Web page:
Might the Fed be guarding its vaunted "independence" by avoiding any actions that could be considered politically motivated?

Will we see QE3 or a higher inflation target on the first Wednesday in November?

I think this has to be a factor in the Fed's decision about the timing of further action. Things may worsen enough for them to feel they have to act no matter what, but I think they may be trying to muddle through with the status quo until after the election.

Tell me why I'm wrong in the comments.

Wednesday, July 11, 2012

Tuesday, July 10, 2012

You are going to need another soldier....

Adam and Billy, doing a sketch.  Without the mustaches.

The future of higher ed: an alternative view

Brian Caplan & LeBron have been discussing online higher ed vs. brick and mortar higher ed.

I believe that the future of higher ed is brick and mortar.

 I don't think bad lectures are what is holding back students (self-serving perhaps). It's actually just LECTURES that hold them back, whether they are in a classroom on online.

Kids don't learn a ton, don't retain what they learn, and struggle to apply what they've learned.

I am becoming convinced that "peer instruction" or "the flipped classroom" is the way to go. This approach combines classroom work with online work, but the main thing it does is take the lecture out of the classroom.

Students do required reading or watch a required video before the class and then take a pre-class quiz on the material. Instructors use that feedback to generate discussion questions and instant feedback quizzes to help students work out their issues with the material. Instructors can pair up students who are getting it right with those getting it wrong for some peer to peer instruction.

Eric Mazur of Harvard is the guru of this approach. Mrs. A and I are hoping to transition onto his bandwagon. Here's a link to an article about Mazur.  Here's a link to an excellent blogpost on how the method can work.

Monday, July 09, 2012

Burning Questions

Hat tip to CZ, aka PR.

Monday's Child is Full of Links

1.   Kid thought he was having nightmare.  To wake up, shot himself in forehead.  Mushrooms were involved.  "It didn't feel real."  I bet it didn't.  Until it did.

2.  We have no idea what is going on in Iraq.  But it is probably not good.

3. Timmy Mac wants to compete for "Biggest idiot since Joe Morgan" prize. But that's a big idiot to fill. My own experience with Locks of Love, in 2007. As for Mr. McCarver's question: Actually, quite a few young women turn out to have alopecia areata, and it's pretty tough.

4.  Man lives off Craig's List for a month, then sells the story.

5.  Conservatives are happier.  I'd say the reason is straightforward:  if you don't expect the world to be perfect, you are not bothered that it is not perfect.  Liberals project their goals onto everyone, and their wring their hands because they don't want to be authoritarian.  That conflict, a rigid narrow view of a just society, and the unwillingness to try to impose it, are always going to leave lefties unhappy.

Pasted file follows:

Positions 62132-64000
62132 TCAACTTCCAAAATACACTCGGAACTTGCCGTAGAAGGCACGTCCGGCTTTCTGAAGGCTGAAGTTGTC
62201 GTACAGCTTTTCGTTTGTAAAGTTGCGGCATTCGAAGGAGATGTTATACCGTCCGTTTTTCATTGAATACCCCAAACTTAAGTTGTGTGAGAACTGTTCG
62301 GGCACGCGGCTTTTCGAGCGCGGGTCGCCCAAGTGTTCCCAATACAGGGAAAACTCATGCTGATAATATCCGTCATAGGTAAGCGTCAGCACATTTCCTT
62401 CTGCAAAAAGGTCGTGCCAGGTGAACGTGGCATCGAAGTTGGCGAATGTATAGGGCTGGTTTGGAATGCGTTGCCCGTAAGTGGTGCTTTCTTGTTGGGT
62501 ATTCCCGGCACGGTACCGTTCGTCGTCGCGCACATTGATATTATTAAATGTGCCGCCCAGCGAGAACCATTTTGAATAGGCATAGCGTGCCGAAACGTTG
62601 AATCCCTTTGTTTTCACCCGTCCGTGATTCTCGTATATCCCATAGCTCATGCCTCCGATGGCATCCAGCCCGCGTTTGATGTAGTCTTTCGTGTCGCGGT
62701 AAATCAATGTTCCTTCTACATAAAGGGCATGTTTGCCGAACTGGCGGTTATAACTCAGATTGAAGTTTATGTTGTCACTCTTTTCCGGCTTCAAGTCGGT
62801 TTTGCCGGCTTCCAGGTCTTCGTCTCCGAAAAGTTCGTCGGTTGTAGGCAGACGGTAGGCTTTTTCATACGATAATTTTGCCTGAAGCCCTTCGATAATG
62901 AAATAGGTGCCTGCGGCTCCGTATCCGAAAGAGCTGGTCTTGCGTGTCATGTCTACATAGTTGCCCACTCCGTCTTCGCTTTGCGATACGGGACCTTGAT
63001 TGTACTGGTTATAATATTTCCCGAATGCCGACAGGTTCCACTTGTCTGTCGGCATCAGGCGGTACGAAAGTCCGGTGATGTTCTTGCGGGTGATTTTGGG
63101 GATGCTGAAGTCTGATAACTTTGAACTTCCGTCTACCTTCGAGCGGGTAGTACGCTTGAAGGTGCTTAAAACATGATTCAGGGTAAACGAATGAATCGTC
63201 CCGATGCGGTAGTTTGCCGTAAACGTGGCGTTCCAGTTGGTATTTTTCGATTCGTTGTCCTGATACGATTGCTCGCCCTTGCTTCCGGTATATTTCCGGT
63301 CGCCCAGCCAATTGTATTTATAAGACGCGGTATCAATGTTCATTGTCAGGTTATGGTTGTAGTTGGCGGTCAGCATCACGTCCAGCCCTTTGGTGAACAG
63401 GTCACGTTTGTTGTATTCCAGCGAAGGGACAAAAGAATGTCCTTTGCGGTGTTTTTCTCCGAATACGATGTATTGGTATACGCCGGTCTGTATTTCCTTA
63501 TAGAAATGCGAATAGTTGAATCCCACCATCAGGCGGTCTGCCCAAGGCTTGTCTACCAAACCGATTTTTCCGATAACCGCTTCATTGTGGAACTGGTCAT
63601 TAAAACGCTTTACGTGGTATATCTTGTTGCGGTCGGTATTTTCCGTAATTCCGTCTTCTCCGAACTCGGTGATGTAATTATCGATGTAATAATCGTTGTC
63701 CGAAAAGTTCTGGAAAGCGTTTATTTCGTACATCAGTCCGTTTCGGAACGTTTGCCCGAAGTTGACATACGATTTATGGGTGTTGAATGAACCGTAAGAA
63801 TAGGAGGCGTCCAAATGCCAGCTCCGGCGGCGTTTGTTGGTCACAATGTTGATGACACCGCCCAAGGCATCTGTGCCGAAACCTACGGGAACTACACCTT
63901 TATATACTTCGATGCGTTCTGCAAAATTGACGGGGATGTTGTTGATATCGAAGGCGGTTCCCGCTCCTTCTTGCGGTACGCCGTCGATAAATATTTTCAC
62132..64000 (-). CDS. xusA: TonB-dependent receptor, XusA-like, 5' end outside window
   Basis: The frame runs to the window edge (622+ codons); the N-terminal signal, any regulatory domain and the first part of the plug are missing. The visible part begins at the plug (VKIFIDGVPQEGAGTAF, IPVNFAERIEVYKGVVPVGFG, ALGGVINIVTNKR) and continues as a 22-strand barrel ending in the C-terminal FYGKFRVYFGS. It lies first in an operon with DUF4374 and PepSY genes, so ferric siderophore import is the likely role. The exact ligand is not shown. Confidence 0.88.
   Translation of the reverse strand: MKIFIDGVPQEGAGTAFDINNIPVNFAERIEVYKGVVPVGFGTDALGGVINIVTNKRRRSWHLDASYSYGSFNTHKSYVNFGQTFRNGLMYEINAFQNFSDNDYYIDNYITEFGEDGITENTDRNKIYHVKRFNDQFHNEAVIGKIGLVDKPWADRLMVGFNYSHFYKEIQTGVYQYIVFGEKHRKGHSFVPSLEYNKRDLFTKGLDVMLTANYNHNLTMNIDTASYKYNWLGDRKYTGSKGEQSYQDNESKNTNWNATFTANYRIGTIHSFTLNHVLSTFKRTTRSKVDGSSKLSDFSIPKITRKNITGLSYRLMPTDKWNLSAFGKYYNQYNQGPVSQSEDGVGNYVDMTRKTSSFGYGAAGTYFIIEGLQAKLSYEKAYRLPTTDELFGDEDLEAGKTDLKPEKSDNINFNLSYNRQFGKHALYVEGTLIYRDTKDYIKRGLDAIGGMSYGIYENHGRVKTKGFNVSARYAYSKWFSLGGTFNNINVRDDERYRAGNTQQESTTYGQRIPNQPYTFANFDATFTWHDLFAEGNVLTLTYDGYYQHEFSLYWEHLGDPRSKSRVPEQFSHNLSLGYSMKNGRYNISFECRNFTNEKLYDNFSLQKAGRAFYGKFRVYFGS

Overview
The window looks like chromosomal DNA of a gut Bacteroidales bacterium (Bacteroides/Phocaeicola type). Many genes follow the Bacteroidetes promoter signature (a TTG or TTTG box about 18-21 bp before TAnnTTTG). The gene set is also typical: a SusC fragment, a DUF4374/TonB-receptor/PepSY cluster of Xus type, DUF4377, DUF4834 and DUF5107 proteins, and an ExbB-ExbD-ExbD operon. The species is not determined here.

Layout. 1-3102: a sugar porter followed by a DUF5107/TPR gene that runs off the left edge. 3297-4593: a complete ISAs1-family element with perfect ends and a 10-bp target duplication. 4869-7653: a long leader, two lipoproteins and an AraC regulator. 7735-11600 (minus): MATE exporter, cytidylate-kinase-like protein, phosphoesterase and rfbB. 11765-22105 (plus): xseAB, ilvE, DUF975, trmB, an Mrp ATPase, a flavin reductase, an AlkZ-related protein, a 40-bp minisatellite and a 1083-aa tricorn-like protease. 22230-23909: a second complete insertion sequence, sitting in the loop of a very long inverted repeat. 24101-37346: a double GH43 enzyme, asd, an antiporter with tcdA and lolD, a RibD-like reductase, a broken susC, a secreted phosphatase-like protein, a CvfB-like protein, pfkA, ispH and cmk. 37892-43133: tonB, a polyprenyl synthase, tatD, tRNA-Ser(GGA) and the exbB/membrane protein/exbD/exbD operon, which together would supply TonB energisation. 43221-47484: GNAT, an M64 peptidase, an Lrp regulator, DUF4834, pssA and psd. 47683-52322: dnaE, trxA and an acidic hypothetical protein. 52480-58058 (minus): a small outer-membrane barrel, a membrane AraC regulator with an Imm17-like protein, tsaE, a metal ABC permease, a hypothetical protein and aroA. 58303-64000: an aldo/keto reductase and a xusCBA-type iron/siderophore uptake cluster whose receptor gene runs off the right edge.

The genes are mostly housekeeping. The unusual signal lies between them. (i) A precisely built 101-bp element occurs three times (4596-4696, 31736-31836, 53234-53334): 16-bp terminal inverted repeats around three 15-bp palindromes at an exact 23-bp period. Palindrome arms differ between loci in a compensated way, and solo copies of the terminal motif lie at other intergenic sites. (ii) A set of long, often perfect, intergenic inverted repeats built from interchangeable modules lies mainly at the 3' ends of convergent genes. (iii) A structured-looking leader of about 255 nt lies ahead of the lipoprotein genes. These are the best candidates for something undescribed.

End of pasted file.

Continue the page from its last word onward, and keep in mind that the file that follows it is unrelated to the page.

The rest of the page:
6.  If you need a pig for emotional might be a redneck.  At least now "when pigs fly" has come true.

(Nods to the Blonde, to Angry Alex, and to Dutch Boy)

Sunday, July 08, 2012

California was a friend of mine. Maryland, you are no California.

 California may be able to get away with constantly increasing taxes, because it's beautiful.  Or would be, except for the fact that it's full of Californians.  

 But Maryland?  The urban parts are a dungheap.  Now wonder people are baling out.  Maryland apparently wants to be the new Michigan.

Music as Cultural Data

Emotional Cues in American Popular Music: Five Decades of the Top 40

Glenn Schellenberg & Christian von Scheve
Psychology of Aesthetics, Creativity, and the Arts, forthcoming

Abstract: Some musical characteristics are cues to happiness (fast tempo, major mode); others are cues to sadness (slow tempo, minor mode). Listening to music with inconsistent emotional cues leads to mixed feelings and perceptions, or simultaneous happy and sad responding. We examined whether emotional cues in American popular music have changed over time, predicting that music has become progressively more sad-sounding and emotionally ambiguous. Our sample comprised over 1,000 Top 40 recordings from 25 years spanning five decades. Over the years, popular recordings became longer in duration and the proportion of female artists increased. In line with our principal hypotheses, there was also an increase in the use of minor mode and a decrease in average tempo, confirming that popular music became more sad-sounding over time. Decreases in tempo were also more pronounced for songs in major than in minor mode, highlighting a progressive increase of mixed emotional cues in popular music.

(Nod to Kevin Lewis, and thanks to LeBron, now that I think of it...)

Government = Anarchy

Chile and Bolivia find common ground.  Okay, not in politics, but in markets.  Okay, illegal markets.

But isn't that interesting?  Far from anarchy, the ONLY place these two countries can cooperate is in a sector where the government is not only not there to enforce contracts, but is actively trying to suppress the cooperation.  In every other way, Chile and Bolivia are nearly at war (to the extent that a national clown car like Bolivia can be "at war" instead of "at lunch").   POLITICS is anarchy, markets are orderly.  Even without government.

For markets, war is a liability, a cost.  For governments, war is an asset, and a revenue source.